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In depth: Driving test changes

After its biggest changes in over a decade, local driving instructors are warning that parts of the new driving test are already failing

On the new test, there’s a focus on busier main roads, to make driving in cities like Cardiff easier for new drivers.

Passing your driving test is a rite of passage that many of us have or will experience; including ten-point turns, stalling on roundabouts and attempting to parallel park.

But Britain’s learner drivers have hit a potential bump in the road as the driving test undergoes its most significant changes in over a decade.  

The changes came into effect on 4 December and include a 20 minute independent drive (10 minutes longer than before), having to follow directions from a sat-nav and the removal of the turn in the road and reverse around a corner manoeuvres for bay parking and reversing on the right hand side of the road.

Local instructors have said that the changes are well-intentioned but, as is the case with the newly-installed sat-nav, a change that is already showing signs of failure.

Teething problems?

Jeff Baker is a driving instructor based in the Rhondda Valleys with over 20 years of experience. He says the changes are well intentioned, but has seen his students take tests where the sat-nav has malfunctioned.

“Already I’ve had some pupils who have been following the sat-nav and it’s lead them the wrong way,” Jeff said. “Or it’s malfunctioned altogether. Teething problems are to be expected, but this becoming an issue.”

Tom Gadd is a student at Cardiff University who is undertaking driving lessons in the city. He says that his own driving instructor has already been talking about multiple malfunctions of the sat-nav on driving tests.

“My instructor told me that on that first day, and throughout the week, there were instances where the driving examiners actually had to shut off the sat-nav because it kept malfunctioning,” Tom said. “Does this make me nervous for my own test? Of course!”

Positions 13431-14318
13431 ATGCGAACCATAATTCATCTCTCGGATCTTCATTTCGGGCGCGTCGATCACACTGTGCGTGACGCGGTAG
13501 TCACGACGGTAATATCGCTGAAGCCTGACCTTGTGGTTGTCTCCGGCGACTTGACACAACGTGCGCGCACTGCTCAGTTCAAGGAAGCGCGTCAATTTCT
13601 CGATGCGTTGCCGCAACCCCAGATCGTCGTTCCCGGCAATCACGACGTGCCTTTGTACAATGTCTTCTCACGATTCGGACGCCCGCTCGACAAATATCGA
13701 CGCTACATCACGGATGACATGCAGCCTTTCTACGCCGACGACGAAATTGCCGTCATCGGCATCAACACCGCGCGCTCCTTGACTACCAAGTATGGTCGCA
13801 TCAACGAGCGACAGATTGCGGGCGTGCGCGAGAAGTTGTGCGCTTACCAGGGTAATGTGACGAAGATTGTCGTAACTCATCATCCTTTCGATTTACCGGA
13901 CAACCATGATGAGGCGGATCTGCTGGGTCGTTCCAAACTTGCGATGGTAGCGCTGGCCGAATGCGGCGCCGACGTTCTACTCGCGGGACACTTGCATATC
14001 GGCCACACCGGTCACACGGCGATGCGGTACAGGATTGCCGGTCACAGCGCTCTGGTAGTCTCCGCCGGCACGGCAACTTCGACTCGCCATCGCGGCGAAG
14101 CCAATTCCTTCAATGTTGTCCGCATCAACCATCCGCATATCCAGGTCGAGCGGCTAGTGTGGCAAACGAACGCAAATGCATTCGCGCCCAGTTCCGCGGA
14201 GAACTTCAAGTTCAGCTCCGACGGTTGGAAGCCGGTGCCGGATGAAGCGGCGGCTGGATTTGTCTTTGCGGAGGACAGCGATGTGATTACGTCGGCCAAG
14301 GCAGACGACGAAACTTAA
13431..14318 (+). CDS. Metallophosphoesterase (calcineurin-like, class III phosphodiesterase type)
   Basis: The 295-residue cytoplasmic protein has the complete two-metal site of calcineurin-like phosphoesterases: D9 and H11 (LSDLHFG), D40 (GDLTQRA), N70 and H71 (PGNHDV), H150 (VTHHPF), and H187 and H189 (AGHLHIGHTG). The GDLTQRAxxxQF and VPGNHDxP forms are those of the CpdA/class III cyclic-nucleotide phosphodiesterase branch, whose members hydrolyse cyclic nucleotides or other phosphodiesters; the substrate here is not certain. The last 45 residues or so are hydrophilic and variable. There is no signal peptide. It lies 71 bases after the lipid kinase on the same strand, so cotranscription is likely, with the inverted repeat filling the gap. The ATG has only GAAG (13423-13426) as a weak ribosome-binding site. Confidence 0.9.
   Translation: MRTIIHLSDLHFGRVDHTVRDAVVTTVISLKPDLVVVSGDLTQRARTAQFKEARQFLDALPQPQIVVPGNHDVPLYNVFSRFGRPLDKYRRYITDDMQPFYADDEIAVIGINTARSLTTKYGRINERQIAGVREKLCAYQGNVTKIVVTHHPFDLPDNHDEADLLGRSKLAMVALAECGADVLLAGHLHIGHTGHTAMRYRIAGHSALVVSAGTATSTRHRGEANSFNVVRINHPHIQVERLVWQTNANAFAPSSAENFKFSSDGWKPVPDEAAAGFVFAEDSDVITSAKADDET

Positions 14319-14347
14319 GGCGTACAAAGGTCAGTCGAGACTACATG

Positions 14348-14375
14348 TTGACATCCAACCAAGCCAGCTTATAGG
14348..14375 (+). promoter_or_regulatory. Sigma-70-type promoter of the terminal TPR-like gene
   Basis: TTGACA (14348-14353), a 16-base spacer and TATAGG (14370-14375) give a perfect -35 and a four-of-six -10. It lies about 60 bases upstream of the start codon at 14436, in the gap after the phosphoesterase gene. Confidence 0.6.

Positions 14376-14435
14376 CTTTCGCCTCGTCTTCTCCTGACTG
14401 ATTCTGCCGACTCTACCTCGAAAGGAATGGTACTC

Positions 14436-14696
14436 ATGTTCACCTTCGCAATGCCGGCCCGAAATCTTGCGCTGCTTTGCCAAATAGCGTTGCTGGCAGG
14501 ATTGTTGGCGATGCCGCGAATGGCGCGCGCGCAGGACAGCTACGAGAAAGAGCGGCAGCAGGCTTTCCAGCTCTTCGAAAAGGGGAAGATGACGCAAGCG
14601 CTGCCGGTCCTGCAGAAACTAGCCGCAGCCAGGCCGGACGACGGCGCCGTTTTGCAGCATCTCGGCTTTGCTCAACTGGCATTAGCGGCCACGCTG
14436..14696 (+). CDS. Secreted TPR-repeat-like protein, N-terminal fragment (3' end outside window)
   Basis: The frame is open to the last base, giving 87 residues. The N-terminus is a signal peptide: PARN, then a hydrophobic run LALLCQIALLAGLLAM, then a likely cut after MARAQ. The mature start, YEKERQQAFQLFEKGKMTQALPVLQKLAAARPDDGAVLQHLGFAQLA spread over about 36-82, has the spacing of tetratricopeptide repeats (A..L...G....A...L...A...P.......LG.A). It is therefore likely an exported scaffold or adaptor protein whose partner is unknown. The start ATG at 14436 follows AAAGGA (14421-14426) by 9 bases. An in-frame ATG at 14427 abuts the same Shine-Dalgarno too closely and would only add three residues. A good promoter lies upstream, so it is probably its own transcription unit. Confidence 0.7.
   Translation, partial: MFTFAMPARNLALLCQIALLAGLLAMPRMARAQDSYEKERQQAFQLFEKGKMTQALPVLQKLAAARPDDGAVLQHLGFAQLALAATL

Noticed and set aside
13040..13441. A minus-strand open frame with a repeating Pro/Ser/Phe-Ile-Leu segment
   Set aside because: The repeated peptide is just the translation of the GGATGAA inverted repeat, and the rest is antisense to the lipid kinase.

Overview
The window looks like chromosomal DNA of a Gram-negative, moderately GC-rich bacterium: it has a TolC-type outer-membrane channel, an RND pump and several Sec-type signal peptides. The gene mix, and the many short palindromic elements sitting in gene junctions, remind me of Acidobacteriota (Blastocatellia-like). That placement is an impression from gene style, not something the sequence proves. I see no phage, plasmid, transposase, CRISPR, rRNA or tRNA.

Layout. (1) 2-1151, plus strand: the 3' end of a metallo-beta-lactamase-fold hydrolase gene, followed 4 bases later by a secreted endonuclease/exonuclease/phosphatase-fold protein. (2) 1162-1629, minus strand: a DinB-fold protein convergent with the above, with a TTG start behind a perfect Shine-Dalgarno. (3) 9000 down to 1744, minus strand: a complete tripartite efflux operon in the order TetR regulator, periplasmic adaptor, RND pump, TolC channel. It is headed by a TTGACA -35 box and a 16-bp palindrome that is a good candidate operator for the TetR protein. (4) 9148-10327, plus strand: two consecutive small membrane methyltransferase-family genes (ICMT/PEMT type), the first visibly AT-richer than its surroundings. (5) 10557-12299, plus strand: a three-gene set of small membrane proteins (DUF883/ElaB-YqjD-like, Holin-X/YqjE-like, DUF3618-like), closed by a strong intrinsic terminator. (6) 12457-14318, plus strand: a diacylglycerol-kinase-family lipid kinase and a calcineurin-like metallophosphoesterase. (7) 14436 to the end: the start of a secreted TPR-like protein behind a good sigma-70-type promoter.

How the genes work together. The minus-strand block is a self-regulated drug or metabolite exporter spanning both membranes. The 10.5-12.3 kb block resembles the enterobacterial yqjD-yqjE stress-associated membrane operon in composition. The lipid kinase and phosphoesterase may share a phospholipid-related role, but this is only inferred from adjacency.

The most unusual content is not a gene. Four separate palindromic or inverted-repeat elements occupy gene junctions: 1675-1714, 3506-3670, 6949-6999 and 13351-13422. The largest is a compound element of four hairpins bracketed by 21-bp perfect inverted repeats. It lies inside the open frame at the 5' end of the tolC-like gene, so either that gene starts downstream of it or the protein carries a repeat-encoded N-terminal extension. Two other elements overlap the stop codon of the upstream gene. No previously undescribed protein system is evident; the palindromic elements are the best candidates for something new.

Tom is learning to drive in Cardiff.  But learning in the valleys, Jeff says, is an experience in itself.

“On the first day … driving examiners actually had to shut off the sat-nav because it kept malfunctioning.”

Despite the new test relying a lot more on routes including busier main roads, Jeff still takes his students around more local, pedestrianised areas, the kind of places they’ll go “to get a pint of milk from the shop, routes they use every day.”

Jeff says above all he wants his students to make the transition from learners to confident and safe licensed drivers. But he’s worried about students who failed the old test and have to re-sit the new one.

A daunting change

One such person is Chloe Bodman, who having failed her most recent test in September. She now has to sit the new test after Christmas, there we so many bookings she was unable to re-book before the test changed .

Chloe said that the thought of re-sitting her test is “daunting” as she feels like she hasn’t had enough time to get used to the changes, especially since making the move from her family home in Pontyclun to Cardiff to study at university.

Chloe now feels like she’s playing “catch-up” after starting lessons in Cardiff, a busy major city whose roads differ from her hometown of Pontyclun.

The roads in the South Wales valleys are narrower and double parked, which makes them harder to navigate…even without snow!

“The roads are a lot busier,” Chloe chuckles, shaking her head. “I’ve driven a lot around Cathays and the city centre, so I’m getting more confident on the busier roads.”

But, as her test approaches, does Chloe think that the new set of changes to the driving test are helping her to become a more independent driver, one that will be more confident on busier roads  and in places such as Cardiff when she does pass her test?

“I don’t know how independent you can truly be as a learner driver,” Chloe argues. “Just because there’s always someone next to you who can take control if things go wrong. But I do feel that the longer independent drive – especially in Cardiff –  are forcing me to become more reliant on myself and listening to the sat-nav, even if I still don’t really know how far 200 yards is.”

New drivers? No problem

But for the horde of doe-eyed new learner drivers clutching their fresh-off-the-press provisionals, the new test heralds a chance to become as equipped as possible for life as a fully-licensed driver. Jeff says that new drivers are receptive to the changes, especially the sat-nav as “it’s something they will use everyday.”

And as far as results for there new test, Jeff says it’s far too early to tell whether the test is harder to pass now.

“My local test centre has a pass rate of about 47%,” Jeff said. “But we won’t know concrete results for a few months or if that figure will go down. But last week, the first week of the new test,  only two of my kids passed.”

The changes to the driving test may be well intentioned, but with reported sat-nav malfunctions, it could make the prospect of a test even more nerve-wrecking for learner drivers.

To find out more information about the driving test changes that came into place on 4 December, see here.

 

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